Be Your Own Fit and unleash the Athlete In You!

Eat ‘real’ food and get healthy and lean. Weigh better, not less!

Defining Aerobic

Most people think they know what aerobic means.

Many associate it with breathing or oxygen, confuse it with “cardio,” aerobic dance or other workouts. In fact, the term aerobics is not even a half-century old, although humans have been doing it for millions of years. In the late 1960s, Dr. Kenneth Cooper, an exercise physiologist for the San Antonio Air Force Hospital in Texas, coined the term “aerobics” to describe the system of exercise that he devised to help prevent coronary artery disease. His program included jogging, running, walking and biking. His book Aerobics came out in 1968 and became an immediate national bestseller.

But since that time, the number of overfat people has significantly increased. Today, over 80 percent of the world is overfat, with billions being run down, injured and unhealthy secondary to excess body fat. Not even athletes or those in the military are immune.

Cooper’s aerobic revolution was successful on paper, but it failed in practice for two reasons. Many people fell into overtraining through anaerobic workouts that neglected the aerobic system. In addition, the wrong foods were eaten to excess — foods that not only don’t fuel the aerobic body but actually suppress fat-burning.

Any workout — running, biking, walking or others — can become anaerobic when the intensity is too high. While these efforts may burn more sugar calories, the process does not train the body to burn more stored fat calories. 33

Calorie-Count Myths

For generations, calorie counting was the way to prevent excess accumulation of body fat and has been the foundation for almost all weight-loss programs.

Not only do most people know this has been a spectacular failure, scientists know too. Reducing calories can reduce metabolism—fat-burning—resulting in a lot of weight loss from water, not fat.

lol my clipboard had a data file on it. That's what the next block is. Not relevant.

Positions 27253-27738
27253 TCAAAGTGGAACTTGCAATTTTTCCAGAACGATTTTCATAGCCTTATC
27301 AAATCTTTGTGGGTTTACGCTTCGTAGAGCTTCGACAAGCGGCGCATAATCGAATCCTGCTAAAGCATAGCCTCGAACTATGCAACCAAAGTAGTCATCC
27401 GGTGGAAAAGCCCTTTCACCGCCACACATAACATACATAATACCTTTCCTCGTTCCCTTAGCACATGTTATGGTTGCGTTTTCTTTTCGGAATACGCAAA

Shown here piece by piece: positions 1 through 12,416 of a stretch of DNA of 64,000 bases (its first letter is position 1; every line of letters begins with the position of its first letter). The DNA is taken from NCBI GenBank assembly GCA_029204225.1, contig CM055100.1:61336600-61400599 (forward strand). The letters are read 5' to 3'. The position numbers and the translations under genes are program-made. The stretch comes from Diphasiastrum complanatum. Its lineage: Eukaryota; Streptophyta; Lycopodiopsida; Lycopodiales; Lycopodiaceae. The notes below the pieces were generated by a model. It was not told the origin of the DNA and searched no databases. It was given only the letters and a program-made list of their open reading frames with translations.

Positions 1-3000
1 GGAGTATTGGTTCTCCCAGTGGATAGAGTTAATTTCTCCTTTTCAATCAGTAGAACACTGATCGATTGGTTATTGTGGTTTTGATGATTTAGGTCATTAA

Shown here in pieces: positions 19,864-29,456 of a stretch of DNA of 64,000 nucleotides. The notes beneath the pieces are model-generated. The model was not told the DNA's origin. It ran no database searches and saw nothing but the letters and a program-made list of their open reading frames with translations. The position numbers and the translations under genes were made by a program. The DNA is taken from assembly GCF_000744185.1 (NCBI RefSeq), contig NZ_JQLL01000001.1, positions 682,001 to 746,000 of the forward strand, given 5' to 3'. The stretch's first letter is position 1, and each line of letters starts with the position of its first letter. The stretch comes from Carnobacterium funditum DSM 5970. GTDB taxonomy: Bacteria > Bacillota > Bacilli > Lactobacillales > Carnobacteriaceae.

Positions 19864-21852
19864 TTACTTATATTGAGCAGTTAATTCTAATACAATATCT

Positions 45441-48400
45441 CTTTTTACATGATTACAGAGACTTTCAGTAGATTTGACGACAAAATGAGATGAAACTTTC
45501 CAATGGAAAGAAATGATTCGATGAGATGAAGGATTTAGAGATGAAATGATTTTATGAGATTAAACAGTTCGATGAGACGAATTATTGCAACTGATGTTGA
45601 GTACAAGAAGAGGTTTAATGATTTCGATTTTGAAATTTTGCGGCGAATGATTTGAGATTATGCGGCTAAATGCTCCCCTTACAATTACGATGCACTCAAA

In a recent review of 31 published weight loss studies, UCLA researcher Dr. Traci Mann and colleagues found that over a period of two to five years, the majority of people regained all the weight lost, plus more. She stated that “diets do not lead to sustained weight loss or health benefits for the majority of people.”

Another study by Dr. Dariush Mozaffarian, dean of the Friedman School at Tufts University, concludes on a similar note:

“Our findings suggest we should not only emphasize specific protein-rich foods like fish, meat, nuts and yoghurt to prevent weight gain, but also focus on avoiding refined grains, starches and sugars in order to maximize the benefits of these healthful protein-rich foods, [and] create new benefits for other foods like eggs and cheese.”

The myth of calorie counting has contributed to the overconsumption of refined carbohydrates, mostly in the form of flour and sugar, in an attempt to reduce body fat.

But up to half of the “fat-free” calories we consume are quickly converted to fat and stored in the body.

It’s time to stop the calorie-counting game. Instead, let’s live a healthy life, get more fit, and burn off body fat by developing an aerobic system.

Eat ‘real’ food and get healthy and lean. Weigh better, not less!